Lord Wyllughby to the Lords of the Council.
Has this morning received their letters of the 14th inst., and immediately repaired to the States in Council, to whom he delivered her Majesty's pleasure for the furnishing of Ostend and Berghen op Zoom with men, munitions, victuals and other things needful for defence; “for that her Majesty thought it not convenient to yield to cessation of arms for those places,” laying before them such reasons as he thought would induce them to the same. They desired to have the sense thereof delivered to them in writing, which he has promised to do at their next assembly; the success whereof, he will advertise to his lordship “with the first.”—The Hague, 22 June, 1588.
Signed. Add. Endd. Seal of arms. ½ p. [Holland XXIV. f. 159.]
Sir William Russell to Walsingham.
Renewing his request for pay for his garrison, and provisions. It is so long since the companies received any pay that this bearer, Captain Hinder, is driven to go to your honour to beseech your furtherance therein, or else good consideration had of the great debts' which he and his company owe, being not able to provide for them any longer…. Touching the companies at Camphere, the soldiers showed themselves very well affected, for that most part of them discharged themselves, and are gone some one way some another. The captains are also removed from thence by the States unto other places, and neither of them have scarce seven soldiers left. Designs to bestow Captain Antony Shirley's company upon Richard Fulforde, but would gladly hear from his honour first….—Vlishing, 22 June, 1588.
Signed. Add. Endd. Seal of arms. 1 p. [Ibid. f. 161.]
“A note of Sir John Conway's requests.”
For 200 men to be sent over; the Master gunner to be returned and with him, match, lead, etc.
Endd. as in headline. ¼ p. [Ibid. f. 163.]
Sir James Croft to Burghley.
Justifies supposed credulity. One of the king's commissioners assured him recently that the treaty would fall out as her Majesty wished. The questions of toleration and the queen's security and the rest would be easily agreed to, to which end he wished him to deal with Dr. Dale to get him to urge what the commissioners would advise, as they required, for their better justification to be pressed to what they themselves much desire. (fn. 2)
Asks for advice what is to be done and that means may be taken to draw conformity from Zeeland and Holland wherein consists a great part of the success of these proceedings. The K.'s commissioners have sent the pieces submitted to them for his approval and upon his answer it is thought progress, will be speedy.—Burbouroughe, 22 June, 1588.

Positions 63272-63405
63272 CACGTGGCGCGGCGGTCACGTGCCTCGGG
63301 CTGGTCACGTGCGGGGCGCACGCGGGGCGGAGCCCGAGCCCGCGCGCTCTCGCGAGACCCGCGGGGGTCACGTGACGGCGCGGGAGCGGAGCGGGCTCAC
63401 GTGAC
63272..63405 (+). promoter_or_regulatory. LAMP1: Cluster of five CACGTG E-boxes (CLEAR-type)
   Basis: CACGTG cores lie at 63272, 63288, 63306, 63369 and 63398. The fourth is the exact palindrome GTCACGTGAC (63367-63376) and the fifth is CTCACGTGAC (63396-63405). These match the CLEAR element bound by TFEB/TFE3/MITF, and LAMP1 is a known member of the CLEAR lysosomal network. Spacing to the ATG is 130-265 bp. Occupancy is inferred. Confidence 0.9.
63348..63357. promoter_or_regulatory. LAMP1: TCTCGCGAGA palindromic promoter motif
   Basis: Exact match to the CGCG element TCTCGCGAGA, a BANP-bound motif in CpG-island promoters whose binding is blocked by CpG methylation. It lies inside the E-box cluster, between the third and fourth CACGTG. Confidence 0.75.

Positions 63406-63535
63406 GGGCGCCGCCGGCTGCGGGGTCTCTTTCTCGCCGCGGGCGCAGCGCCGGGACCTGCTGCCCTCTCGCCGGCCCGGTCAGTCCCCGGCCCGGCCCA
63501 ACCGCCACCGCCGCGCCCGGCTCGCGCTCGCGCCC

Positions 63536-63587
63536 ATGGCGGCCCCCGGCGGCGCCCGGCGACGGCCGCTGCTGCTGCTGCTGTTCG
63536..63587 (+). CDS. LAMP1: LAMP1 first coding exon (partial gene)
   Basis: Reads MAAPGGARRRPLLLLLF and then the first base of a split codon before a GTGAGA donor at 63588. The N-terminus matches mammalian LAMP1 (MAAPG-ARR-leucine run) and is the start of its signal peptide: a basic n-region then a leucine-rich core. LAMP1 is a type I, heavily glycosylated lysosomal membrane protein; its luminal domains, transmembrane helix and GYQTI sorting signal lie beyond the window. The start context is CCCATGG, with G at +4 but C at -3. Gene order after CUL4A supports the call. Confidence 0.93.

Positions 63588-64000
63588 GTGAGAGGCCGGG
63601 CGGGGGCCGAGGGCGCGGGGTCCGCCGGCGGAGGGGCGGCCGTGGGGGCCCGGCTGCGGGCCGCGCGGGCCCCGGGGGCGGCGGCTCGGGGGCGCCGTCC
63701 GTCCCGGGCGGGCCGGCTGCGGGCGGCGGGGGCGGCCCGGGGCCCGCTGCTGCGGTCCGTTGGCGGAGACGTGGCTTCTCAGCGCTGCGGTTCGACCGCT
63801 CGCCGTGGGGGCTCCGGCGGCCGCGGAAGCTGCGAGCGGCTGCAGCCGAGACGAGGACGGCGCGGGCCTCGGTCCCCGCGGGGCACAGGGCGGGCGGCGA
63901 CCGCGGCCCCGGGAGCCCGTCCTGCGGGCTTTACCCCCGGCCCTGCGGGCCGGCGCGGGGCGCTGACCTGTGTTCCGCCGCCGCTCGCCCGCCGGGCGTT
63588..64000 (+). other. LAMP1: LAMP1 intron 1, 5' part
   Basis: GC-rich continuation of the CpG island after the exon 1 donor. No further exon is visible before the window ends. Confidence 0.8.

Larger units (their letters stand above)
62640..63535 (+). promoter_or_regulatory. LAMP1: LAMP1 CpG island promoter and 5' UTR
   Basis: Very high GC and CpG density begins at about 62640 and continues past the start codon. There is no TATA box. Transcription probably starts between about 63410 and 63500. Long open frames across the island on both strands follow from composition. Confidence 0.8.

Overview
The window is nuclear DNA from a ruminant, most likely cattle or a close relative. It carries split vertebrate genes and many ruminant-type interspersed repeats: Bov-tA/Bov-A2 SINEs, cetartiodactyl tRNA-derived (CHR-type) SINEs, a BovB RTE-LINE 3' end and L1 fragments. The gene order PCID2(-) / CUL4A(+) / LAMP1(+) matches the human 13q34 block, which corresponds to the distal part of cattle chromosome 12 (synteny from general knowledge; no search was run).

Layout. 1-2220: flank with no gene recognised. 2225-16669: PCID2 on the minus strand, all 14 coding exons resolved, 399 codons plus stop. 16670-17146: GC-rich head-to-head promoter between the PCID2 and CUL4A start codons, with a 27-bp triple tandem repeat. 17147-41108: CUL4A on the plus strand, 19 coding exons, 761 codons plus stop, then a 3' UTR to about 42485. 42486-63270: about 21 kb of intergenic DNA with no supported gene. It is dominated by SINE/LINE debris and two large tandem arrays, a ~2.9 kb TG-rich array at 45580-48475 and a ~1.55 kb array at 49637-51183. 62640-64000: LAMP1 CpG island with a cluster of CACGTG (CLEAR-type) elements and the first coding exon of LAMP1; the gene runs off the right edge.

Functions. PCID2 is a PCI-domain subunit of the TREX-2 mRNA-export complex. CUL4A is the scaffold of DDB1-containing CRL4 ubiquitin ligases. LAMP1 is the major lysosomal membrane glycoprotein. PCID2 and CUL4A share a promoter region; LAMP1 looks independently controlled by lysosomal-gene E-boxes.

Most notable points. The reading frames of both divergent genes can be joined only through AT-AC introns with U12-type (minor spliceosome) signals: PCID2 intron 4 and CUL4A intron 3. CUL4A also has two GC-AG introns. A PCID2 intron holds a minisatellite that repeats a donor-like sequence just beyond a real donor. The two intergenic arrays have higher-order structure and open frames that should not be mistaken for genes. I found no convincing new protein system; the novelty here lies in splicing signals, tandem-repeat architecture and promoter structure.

Signed. Add. Endd. ¾ p. [Flanders IV. f. 143.]
The Duke of Parma, being at Dunkirk on June 16 ordered all men to be shipped by the 24 of this month, to attend M. Monti[g]ni, upon pain of death.
His shipping does not exceed 30 sails of flyboats; and but reasonably appointed; but he has 240 billanders and flat bottomed boats in great forwardness to join them.
“Much ado he hath to retain mariners for his ships, though he use very sharp means to punish them.
His having already in Dunkirk great store of meal and timber “may argue some determination to make sconces and bulwarks for strength upon his present landing; and thereafter to be victualled.
“His flat bottomed boats are not to be adventured upon the seas, but in the shortest places of passages, and in fair weather, and therefore most likely for Kent; where nature of itself hath planted a most strong situation, Sandwich town.
“Likewise the weakest parts to win at the first; the three castles of the Downs, which are unfurnished of men, munition and powder.
“By further examining the party, the King of Spain's fleet exceeds not 120 sails, and are thought to be at the Groine. Some treasure is to be looked for out of Spain out of hand, to convey along the coasts of France, to land there of they should happen to descry any pinnaces to lie in wait for them.”
Endd. “Advertisements on shipboard, taken the 22 of June, 1588, in the Road of Graveline.” 1¼ pp. [Newsletters I. f. 156.]
Lord Wyllughby to Walsingham.
At my being at Ostend, I took the examination of one Piggott, an Englishman who is prisoner there and intended to have sent it to you, but being mixed with other papers, it was forgotten. But now remembering it, “upon advertisement of the over-well entreating of one Barney (who is likewise prisoner there) far above his desert, whose wife also hath continual access unto him from Bridges, I thought good to recommend the same unto you, and hold it not amiss that Barney were sent for over into England … for what colour soever may be given to the contrary, he is known to be as great an enemy to her Majesty as may be.